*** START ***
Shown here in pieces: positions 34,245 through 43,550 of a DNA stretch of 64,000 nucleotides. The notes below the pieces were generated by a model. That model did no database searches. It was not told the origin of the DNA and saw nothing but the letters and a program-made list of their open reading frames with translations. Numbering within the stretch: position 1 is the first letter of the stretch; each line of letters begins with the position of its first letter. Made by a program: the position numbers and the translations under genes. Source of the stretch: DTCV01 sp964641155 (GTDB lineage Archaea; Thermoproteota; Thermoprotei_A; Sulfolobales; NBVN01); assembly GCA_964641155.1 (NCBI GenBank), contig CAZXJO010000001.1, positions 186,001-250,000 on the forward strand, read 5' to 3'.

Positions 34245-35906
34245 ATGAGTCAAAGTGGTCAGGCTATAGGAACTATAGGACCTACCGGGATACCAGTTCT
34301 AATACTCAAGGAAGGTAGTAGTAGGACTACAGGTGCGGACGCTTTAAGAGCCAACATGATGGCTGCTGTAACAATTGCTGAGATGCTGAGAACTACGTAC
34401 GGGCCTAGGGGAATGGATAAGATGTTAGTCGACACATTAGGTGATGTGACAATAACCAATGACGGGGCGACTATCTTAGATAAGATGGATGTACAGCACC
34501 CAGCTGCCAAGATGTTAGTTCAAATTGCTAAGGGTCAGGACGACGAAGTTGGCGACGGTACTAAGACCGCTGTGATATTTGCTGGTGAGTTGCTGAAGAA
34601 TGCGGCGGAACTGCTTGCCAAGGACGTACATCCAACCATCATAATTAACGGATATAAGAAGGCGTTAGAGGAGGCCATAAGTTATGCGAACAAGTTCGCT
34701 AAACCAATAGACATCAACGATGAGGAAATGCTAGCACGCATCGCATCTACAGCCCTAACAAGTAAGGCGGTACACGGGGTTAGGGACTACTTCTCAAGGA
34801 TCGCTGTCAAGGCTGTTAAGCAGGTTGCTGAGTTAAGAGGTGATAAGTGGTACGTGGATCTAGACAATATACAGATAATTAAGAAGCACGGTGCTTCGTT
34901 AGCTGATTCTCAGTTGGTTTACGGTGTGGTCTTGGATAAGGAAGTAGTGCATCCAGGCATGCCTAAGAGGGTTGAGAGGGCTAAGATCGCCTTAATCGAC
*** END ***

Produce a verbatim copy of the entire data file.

Shown here in pieces: positions 34,245 through 43,550 of a DNA stretch of 64,000 nucleotides. The notes below the pieces were generated by a model. That model did no database searches. It was not told the origin of the DNA and saw nothing but the letters and a program-made list of their open reading frames with translations. Numbering within the stretch: position 1 is the first letter of the stretch; each line of letters begins with the position of its first letter. Made by a program: the position numbers and the translations under genes. Source of the stretch: DTCV01 sp964641155 (GTDB lineage Archaea; Thermoproteota; Thermoprotei_A; Sulfolobales; NBVN01); assembly GCA_964641155.1 (NCBI GenBank), contig CAZXJO010000001.1, positions 186,001-250,000 on the forward strand, read 5' to 3'.

Positions 34245-35906
34245 ATGAGTCAAAGTGGTCAGGCTATAGGAACTATAGGACCTACCGGGATACCAGTTCT
34301 AATACTCAAGGAAGGTAGTAGTAGGACTACAGGTGCGGACGCTTTAAGAGCCAACATGATGGCTGCTGTAACAATTGCTGAGATGCTGAGAACTACGTAC
34401 GGGCCTAGGGGAATGGATAAGATGTTAGTCGACACATTAGGTGATGTGACAATAACCAATGACGGGGCGACTATCTTAGATAAGATGGATGTACAGCACC
34501 CAGCTGCCAAGATGTTAGTTCAAATTGCTAAGGGTCAGGACGACGAAGTTGGCGACGGTACTAAGACCGCTGTGATATTTGCTGGTGAGTTGCTGAAGAA
34601 TGCGGCGGAACTGCTTGCCAAGGACGTACATCCAACCATCATAATTAACGGATATAAGAAGGCGTTAGAGGAGGCCATAAGTTATGCGAACAAGTTCGCT
34701 AAACCAATAGACATCAACGATGAGGAAATGCTAGCACGCATCGCATCTACAGCCCTAACAAGTAAGGCGGTACACGGGGTTAGGGACTACTTCTCAAGGA
34801 TCGCTGTCAAGGCTGTTAAGCAGGTTGCTGAGTTAAGAGGTGATAAGTGGTACGTGGATCTAGACAATATACAGATAATTAAGAAGCACGGTGCTTCGTT
34901 AGCTGATTCTCAGTTGGTTTACGGTGTGGTCTTGGATAAGGAAGTAGTGCATCCAGGCATGCCTAAGAGGGTTGAGAGGGCTAAGATCGCCTTAATCGAC